Drum roll. The audience at the State Theater was absolutely silent — anxious with anticipation — waiting for what would be the grand finale of the Golden Dragon Acrobats’ dynamo performance last Saturday.
“Ladies and gentlemen, what you are about to see is incredibly dangerous. Please, do not try this at home.”
Huh … they’re saying that now? The first two hours of the performance had already seen a multitude of acrobatic feats that, performed by lesser-trained individuals, would have resulted in any number of injuries, as mild as hernias or as severe as broken bones.
So what could the Dragons pull out of their hats now that would warrant the issuance of a formal warning that could upstage everything the audience had seen already? I was skeptical. No way could they top the first act’s closing segment, which had seen no less than a dozen of the acrobats piling on to one singular bicycle, gliding across the stage. Surely they couldn’t deliver any more astounding a display of balance and strength than one male acrobat spinning around the stage, giving the impression that his female counterpart was pirouetting on his shoulder. No way, I thought, could they surprise any more than they already had. But I was wrong.
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The acrobats stacked six chairs, one on top of another, and at the bottom supported by skinny foundation; the resulting structure stretched 20 feet into the air, so high that I was barely able to see the top under the overhang from the State Theater’s balcony seats. One dragon, who had been receiving the chairs from his colleagues below and stacking them, lifted himself to the top of the edifice, and then stretched his arms and legs out horizontally (like Superman flying), supported by nothing more than his arm. 20 feet Up. Oh. My. Frigging. Gawd.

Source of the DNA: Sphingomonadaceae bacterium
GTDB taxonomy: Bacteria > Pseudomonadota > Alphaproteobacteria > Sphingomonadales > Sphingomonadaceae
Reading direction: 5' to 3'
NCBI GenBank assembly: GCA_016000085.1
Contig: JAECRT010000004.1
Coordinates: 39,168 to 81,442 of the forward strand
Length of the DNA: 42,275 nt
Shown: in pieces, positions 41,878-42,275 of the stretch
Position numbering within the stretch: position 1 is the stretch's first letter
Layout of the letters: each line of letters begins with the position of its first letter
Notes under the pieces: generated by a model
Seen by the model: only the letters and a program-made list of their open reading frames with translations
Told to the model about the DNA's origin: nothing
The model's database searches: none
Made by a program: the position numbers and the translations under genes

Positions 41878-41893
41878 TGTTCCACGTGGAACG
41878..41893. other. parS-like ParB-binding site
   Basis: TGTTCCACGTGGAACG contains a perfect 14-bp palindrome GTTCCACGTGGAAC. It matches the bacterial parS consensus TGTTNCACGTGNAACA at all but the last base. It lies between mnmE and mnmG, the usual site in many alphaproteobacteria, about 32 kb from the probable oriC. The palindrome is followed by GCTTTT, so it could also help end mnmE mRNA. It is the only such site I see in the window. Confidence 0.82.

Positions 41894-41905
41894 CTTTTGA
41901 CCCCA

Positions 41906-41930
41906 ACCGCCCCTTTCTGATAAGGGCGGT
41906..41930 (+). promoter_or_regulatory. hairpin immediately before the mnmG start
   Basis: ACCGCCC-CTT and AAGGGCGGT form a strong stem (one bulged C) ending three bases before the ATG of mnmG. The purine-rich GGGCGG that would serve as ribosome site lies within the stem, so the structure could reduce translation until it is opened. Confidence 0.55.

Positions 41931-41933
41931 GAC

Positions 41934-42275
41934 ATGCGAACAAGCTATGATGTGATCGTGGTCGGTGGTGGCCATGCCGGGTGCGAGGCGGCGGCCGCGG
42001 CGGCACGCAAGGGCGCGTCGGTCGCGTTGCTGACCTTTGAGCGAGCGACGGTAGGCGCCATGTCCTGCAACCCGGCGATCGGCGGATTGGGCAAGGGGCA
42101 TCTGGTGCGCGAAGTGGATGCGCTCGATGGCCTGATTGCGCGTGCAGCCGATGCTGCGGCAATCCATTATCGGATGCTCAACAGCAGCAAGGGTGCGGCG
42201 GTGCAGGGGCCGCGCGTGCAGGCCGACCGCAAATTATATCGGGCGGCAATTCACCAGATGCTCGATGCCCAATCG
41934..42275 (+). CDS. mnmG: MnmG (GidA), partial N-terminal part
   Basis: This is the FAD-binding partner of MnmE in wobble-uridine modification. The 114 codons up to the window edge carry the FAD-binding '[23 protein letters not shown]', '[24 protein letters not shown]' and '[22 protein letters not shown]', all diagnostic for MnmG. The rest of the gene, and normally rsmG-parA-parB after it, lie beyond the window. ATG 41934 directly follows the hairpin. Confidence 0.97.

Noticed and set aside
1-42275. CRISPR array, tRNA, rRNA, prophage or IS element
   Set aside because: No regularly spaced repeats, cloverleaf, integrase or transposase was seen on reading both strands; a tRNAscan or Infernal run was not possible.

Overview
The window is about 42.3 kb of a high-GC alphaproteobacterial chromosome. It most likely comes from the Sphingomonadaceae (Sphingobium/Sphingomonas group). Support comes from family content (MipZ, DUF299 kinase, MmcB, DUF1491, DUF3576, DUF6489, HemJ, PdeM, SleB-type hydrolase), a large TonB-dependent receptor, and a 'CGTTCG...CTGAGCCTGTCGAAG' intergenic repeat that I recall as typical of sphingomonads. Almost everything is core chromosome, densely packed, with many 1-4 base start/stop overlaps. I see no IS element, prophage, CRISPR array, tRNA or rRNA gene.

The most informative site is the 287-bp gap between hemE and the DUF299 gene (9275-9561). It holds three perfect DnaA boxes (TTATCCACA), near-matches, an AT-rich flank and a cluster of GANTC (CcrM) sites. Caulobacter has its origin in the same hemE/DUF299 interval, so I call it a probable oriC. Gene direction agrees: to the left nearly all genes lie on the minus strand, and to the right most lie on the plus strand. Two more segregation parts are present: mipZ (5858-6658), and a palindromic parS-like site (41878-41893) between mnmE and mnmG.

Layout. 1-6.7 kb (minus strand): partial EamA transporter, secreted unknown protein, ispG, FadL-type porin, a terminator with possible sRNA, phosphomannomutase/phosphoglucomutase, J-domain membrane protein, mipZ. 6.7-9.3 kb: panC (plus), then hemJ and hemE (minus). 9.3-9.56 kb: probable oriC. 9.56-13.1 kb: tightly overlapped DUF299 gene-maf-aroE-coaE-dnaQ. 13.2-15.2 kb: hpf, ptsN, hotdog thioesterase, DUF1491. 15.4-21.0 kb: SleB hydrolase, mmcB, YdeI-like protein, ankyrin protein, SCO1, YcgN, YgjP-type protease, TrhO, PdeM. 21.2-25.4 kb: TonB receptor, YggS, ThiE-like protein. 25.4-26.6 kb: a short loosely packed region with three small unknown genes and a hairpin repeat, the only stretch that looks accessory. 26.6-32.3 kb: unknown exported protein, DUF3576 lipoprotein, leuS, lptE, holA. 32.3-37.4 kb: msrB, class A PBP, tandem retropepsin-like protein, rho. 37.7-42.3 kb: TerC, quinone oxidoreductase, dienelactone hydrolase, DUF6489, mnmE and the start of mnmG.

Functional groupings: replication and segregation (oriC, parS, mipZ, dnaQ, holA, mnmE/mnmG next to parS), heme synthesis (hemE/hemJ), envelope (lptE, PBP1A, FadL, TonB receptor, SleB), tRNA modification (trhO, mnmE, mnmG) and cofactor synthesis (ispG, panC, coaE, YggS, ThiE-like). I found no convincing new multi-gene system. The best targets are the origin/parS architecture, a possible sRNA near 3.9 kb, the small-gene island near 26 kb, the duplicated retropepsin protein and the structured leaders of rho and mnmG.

Hailing from the Hebei province of China, the Golden Dragon troupe — consisting of 16 of the country’s most talented acrobats — has performed in each of the 50 United States and in 65 countries the world over. The team is made up of nearly even proportions of men and women, and the acrobatics on display often shift in style depending on the genders of the performers on stage. All-female portions of theis performance tended to be more relaxed, graceful and focused on balanced, whereas the male vignettes were more muscular and athletic — in one instance, jumping through a series of metal rings positioned next to and on top of one another.
According to their website, the Dragons “represent the best of a time-honored tradition that began more than 27 centuries ago,’ and to that end, one could certainly detect a substantial amount of cultural texture in their performance. Much of the show was accompanied by classical Chinese music and the costumes and props were similarly accented. But every once and a while, especially during the more energetic segments, the scream of an electric guitar would rip through the formerly serene atmosphere.
The Golden Dragons, the first performers in the State Theater’s yearlong Family Series, drew hundreds upon hundreds of parents and children to downtown Ithaca for the death-defying performance. Many of the stunts drew audible “oohs” and “aahs” from the crowd, and at the end the troupe received a standing ovation from audience members, many of them too young and too tiny to see over the seats.
The reaction to the show I’ll always remember was that of a five-year-old boy, who stood in the aisle afterwards, pressing his hands up to his head, awe-struck and mouth open as if to say “WOW.” In the end, no words can really describe the Golden Dragons’ show.